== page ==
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Jacob Lawrence

Jacob Lawrence, c. 1941

Jacob Lawrence with panel 55 from the Migration Series, c. 1941, US National Archives and Records Administration, Harmon Foundation Collection

Born 1917, Atlantic City, New Jersey

Died 2000, Seattle, Washington

Jacob Lawrence’s family arrived in New Jersey as part of the “Great Migration,” the mass exodus of African Americans from the South. Lawrence showed an aptitude for painting as a child, then moved to Harlem in 1930, where he encountered a vibrant art community, albeit one affected by the onset of the Great Depression. He trained at the Harlem Art Workshops funded by the FAP, where his mentor, Charles Alston, sought to encourage him without blunting his already evident untutored sensibility. Lawrence painted for the easel division of the FAP between 1938 and 1939, rising to national prominence by the early 1940s.

Lawrence is known for multipanel series that tell stories of African and African American history, subjects encouraged by Harlem’s intelligentsia. His Migration series (1940–1941), using montagelike sequencing and appended captions, depicts the movement that brought the artist’s own family to the Northeast. Based on resources at the Schomburg Center for Research in Black Culture, Lawrence outlined sixty scenes and methodically painted the entire series one color at a time to produce a unified flow of images. After its debut at the Downtown Gallery in 1941, MoMA and the Phillips Collection each agreed to purchase half of the series, divided between even- and odd-numbered panels. Because of his use of flat, simplified forms and highly patterned compositions, Lawrence was often associated with self-taught African American artists such as Horace Pippin. But his distinctive style drew knowingly on cubist geometry and the simplicity of Sienese landscapes of the early Renaissance.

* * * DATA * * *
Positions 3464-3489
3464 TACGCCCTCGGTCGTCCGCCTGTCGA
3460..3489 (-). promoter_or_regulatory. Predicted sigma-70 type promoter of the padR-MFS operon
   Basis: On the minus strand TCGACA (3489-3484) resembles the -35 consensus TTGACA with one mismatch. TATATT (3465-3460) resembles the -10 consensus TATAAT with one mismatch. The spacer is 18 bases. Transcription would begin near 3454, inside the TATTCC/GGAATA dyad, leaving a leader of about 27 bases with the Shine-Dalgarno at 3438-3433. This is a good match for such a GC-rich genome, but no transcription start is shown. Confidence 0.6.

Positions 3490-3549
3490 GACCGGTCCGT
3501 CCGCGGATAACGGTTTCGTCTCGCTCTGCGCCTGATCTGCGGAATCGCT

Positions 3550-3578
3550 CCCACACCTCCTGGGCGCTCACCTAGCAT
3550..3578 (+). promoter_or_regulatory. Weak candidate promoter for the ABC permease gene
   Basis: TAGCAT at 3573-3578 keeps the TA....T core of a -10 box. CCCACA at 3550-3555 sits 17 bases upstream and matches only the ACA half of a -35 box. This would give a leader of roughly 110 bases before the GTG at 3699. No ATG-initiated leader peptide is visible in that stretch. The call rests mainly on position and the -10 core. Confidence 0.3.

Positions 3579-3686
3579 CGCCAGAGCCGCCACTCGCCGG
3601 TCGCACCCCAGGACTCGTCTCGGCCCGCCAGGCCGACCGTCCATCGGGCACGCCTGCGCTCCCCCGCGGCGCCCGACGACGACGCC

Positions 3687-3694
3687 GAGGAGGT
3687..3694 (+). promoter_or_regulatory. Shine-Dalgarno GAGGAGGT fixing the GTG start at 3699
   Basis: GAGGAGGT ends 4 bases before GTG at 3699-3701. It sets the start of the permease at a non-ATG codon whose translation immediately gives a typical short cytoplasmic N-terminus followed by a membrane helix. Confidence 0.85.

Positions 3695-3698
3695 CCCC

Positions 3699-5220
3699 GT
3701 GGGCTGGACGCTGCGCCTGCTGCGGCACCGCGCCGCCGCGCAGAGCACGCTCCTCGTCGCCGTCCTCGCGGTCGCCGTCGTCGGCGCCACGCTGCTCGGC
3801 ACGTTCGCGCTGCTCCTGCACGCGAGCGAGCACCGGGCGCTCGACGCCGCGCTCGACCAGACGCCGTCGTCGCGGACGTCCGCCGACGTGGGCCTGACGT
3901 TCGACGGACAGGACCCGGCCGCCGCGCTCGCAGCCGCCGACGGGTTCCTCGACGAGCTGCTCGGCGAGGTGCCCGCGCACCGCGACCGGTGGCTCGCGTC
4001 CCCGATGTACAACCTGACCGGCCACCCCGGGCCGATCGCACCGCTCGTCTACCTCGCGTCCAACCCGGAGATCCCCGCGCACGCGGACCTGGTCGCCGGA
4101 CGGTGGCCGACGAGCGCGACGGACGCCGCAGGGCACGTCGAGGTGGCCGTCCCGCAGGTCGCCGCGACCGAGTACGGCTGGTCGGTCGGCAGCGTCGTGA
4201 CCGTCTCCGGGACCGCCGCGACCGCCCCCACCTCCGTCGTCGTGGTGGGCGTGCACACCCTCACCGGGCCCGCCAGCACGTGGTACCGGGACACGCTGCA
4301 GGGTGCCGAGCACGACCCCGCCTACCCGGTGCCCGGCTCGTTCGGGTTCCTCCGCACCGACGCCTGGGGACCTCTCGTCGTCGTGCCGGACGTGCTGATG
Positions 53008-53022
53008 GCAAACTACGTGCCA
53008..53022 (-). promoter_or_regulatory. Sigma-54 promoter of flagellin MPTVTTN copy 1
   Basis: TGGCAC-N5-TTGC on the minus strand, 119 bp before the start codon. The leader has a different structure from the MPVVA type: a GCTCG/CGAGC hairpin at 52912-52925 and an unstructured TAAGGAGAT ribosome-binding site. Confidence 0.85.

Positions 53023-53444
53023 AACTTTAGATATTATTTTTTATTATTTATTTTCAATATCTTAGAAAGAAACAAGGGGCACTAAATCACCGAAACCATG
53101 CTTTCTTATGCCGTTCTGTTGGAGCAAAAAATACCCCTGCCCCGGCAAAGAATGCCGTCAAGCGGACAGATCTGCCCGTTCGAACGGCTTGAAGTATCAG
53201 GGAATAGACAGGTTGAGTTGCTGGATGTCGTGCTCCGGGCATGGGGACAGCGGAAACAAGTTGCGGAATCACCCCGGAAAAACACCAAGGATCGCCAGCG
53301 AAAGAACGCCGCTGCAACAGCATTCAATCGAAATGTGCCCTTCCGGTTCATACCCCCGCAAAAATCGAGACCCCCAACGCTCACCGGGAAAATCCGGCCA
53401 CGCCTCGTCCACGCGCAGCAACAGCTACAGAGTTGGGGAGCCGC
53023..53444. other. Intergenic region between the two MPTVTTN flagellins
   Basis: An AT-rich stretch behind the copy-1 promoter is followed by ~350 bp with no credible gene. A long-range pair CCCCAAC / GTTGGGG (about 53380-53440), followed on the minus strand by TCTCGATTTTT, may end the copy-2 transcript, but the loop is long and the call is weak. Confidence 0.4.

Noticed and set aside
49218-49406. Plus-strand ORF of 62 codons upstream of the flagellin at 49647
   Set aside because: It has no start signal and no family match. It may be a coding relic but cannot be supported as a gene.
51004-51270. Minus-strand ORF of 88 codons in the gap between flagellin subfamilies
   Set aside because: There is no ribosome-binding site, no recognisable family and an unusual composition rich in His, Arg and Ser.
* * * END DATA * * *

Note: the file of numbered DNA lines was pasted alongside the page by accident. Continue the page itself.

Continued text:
Lawrence also painted individual genre scenes set in Harlem and the South. Blind Beggars, created under the auspices of the FAP easel division, exemplifies the type of populist realism advocated by Holger Cahill, the program’s director. Using his preferred medium of gouache, Lawrence documented everyday life through a carefully orchestrated play of shape and dense, matte color. His paintings Catholic New Orleans and Rampart Street were first shown at the Downtown Gallery, the latter as part of American Negro Art: Nineteenth and Twentieth Centuries (1941–1942).


Jenevive Nykolak


Dickerman, Leah, and Elsa Smithgall. Jacob Lawrence: The Migration Series. New York: The Museum of Modern Art, 2015.

Hills, Patricia. Painting Harlem Modern: The Art of Jacob Lawrence. Berkeley: University of California Press, 2010.